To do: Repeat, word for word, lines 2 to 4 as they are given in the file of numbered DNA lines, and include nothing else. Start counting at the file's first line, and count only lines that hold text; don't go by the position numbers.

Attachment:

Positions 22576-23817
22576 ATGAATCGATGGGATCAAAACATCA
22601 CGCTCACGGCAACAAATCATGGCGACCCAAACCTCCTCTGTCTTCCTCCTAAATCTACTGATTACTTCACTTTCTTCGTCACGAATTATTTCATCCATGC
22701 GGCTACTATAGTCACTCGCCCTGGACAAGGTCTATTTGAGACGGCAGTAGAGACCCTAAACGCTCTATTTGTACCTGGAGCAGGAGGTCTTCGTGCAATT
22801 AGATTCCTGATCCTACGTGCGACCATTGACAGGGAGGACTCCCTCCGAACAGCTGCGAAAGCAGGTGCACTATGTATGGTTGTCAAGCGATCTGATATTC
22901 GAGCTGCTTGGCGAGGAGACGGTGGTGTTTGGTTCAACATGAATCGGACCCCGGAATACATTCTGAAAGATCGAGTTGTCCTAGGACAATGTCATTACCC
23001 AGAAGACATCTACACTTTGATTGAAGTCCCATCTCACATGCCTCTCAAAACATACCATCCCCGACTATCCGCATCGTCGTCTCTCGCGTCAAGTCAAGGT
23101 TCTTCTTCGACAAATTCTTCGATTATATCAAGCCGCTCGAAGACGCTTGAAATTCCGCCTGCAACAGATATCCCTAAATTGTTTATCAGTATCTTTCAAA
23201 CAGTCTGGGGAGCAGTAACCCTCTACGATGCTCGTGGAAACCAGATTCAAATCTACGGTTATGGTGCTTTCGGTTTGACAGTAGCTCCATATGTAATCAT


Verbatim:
22576 ATGAATCGATGGGATCAAAACATCA
22601 CGCTCACGGCAACAAATCATGGCGACCCAAACCTCCTCTGTCTTCCTCCTAAATCTACTGATTACTTCACTTTCTTCGTCACGAATTATTTCATCCATGC
22701 GGCTACTATAGTCACTCGCCCTGGACAAGGTCTATTTGAGACGGCAGTAGAGACCCTAAACGCTCTATTTGTACCTGGAGCAGGAGGTCTTCGTGCAATT